Association; 2013: viii-ix.

Note Type: Citation
Notes: Hickcox CB. Ralph Moore Tovell, M.D. 1901-1967. Anesth Hist Assoc Newsl. July
1989;7(3):1, 4-7.

Note Type: Citation
Notes: Jacob AK, Kopp SL, Bacon DR, Smith HM. The history of anesthesia. In: Barash
P, Cullen BF, Stoelting RK, Cahalan M, Stock MC, Ortega R. eds. Clinical
Anesthesia. 7th ed. Philadelphia: Wolters Kluwer/Lippincott Williams &
Wilkins; 2013:13.

Note Type: Citation
Notes: Pin-Index Safety System for Flush-type Cylinder Valves. New York: Compressed
Gas Association; 1952.

Note Type: Citation
Notes: Rendell-Baker L. History of development of standards for anesthesia equipment
In: Rupreht J, van Lieburg MJ, Lee JA, Erdmann W. Anaesthesia: Essays on Its
History. Berlin: Springer-Verlag;1985:161-165.

Note Type: Citation
Notes: Tovell RM. Problems in supply of anesthetic gases in the European theater of
operation, U. S. Army. Anesthesiology. 1947;8(3):303-311.

Note Type: Citation
Notes: Tovell RM. Safety measures adopted for medical gases. ASA Newsl.
1952;16(3):4-8.

Note Type: Physical Description
Notes: One set of two cutaway diaphragm valves for compressed gas cylinders, two
cutaway packed valves for compressed gas cylinders, and one hand wheel for
large valves; These are packed in a flat wooden case that is covered in brown
vinyl; The inside of the case is cushioned and lined with blue velvet; Marked
on the vinyl on the top of the case in the center is the Puritan logo
(PURITAN MAID); Marked in the right lower corner of the top of the case is
“NO. PMCK”; One of the diaphragm valves is of the “small flush type” and the
other is “large”; One of the packed valves is of the “small flush type” and
the other is “large”; All of the valves are marked with, “PURITAN”; The hand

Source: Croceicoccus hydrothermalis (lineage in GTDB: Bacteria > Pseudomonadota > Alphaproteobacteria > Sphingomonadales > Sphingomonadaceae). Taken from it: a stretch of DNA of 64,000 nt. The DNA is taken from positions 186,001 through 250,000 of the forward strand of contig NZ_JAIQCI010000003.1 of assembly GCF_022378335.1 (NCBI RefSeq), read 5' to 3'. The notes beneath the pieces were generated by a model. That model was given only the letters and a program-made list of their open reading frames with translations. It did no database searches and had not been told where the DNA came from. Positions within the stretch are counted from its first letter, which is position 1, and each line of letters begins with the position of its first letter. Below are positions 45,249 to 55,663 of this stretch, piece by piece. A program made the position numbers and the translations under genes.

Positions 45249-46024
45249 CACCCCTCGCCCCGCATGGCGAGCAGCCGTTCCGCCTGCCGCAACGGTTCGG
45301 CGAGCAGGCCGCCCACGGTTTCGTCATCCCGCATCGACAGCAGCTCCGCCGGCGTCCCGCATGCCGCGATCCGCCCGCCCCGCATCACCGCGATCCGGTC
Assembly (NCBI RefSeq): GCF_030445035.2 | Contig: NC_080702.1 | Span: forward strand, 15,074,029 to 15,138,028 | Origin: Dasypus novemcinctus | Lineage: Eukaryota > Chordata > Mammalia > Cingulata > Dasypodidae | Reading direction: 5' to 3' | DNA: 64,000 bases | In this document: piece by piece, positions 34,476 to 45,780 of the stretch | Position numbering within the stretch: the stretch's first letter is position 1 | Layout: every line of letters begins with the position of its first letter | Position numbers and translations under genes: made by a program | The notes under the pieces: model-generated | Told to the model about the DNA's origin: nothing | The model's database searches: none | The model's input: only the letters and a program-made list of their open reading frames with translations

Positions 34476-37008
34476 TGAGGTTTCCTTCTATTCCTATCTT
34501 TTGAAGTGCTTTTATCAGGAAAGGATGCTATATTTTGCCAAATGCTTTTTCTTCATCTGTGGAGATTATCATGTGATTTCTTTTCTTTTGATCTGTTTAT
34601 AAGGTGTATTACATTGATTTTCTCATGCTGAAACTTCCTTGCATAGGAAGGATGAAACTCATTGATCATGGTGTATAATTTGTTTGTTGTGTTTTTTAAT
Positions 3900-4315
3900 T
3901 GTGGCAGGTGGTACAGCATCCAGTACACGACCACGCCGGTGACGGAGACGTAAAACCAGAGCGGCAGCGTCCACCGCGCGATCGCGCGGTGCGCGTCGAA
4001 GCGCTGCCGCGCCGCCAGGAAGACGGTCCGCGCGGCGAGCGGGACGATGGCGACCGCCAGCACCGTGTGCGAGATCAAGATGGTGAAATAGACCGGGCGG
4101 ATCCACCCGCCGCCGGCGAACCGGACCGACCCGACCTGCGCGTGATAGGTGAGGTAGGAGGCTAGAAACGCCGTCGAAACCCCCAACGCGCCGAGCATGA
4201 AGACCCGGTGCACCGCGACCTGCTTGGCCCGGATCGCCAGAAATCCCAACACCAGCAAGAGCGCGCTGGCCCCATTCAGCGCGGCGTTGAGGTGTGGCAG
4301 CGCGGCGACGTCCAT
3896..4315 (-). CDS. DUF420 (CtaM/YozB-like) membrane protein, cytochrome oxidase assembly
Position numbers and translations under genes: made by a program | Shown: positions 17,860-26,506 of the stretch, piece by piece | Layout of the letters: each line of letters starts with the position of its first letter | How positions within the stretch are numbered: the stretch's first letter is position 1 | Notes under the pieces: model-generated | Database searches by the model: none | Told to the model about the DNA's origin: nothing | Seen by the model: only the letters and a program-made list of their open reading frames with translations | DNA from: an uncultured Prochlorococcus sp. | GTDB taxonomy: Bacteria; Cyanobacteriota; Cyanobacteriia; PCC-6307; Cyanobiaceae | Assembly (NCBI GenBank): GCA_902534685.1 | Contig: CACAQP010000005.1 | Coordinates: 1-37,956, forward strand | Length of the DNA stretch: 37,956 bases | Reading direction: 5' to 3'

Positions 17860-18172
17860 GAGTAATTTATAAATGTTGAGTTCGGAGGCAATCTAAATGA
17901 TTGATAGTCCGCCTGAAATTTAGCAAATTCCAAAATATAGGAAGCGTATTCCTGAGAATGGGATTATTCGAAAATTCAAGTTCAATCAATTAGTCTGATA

wheel for use with “large valves” is marked with “PURITAN” on one side, and
“GASES” on the other side; The small diaphragm cylinder valve is made with
the Pin Index Safety System pattern of holes for cyclopropane; “C3H6” is
marked on the side of the valve with the holes; The small packed cylinder
valve is made with the Pin Index Safety System pattern of holes for oxygen;
O2 is marked on the side of the valve with the holes; The large valves have
outlets that appear to conform to an early edition of the American Standard
Safety System; A paper label is glued to the inner side of the lid; At the
top of the label in large lettering is, “These high-quality valves,
manufactured for use with “Puritan Maid” medical gases, are furnished by
Puritan for instruction purposes.”; On the left side of the label, in gold
colored print, is, “WOOD LIBRARY – MUSEUM OF ANESTHESIOLOGY [new line] NEW
YORK, NEW YORK”; The Puritan logo (Puritan Maid) is in the center of the
label; On the right side of the label is, “Puritan Compressed Gas Corporation
[new line] PIONEER PRODUCERS OF MEDICAL GASES [new line] General Offices,
2012, Grand Ave., Kansas City 8, Mo. [new line] BRANCHES AND DEALERS IN
PRINCIPAL CITIES”; On the left lower side of the label is a diagram of the
two diaphragm valves, titled, “LEAKPROOF DIAPHRAGM VALVES”; On the lower
center of the label is a labeled illustration of the hand wheel; On the right
lower side of the label is a diagram of the packed valves, titled,
“PACKED-TYPE VALVES”.

Note Type: Reproduction
Notes: Photographed by Mr. Steve Donisch on January 17, 2013.

Note Type: Acquisition
Notes: Donated to the WLM by the Puritan Compressed Gas Company.

Note Type: Historical
Notes: Medical gases, such as oxygen and nitrous oxide, are supplied to the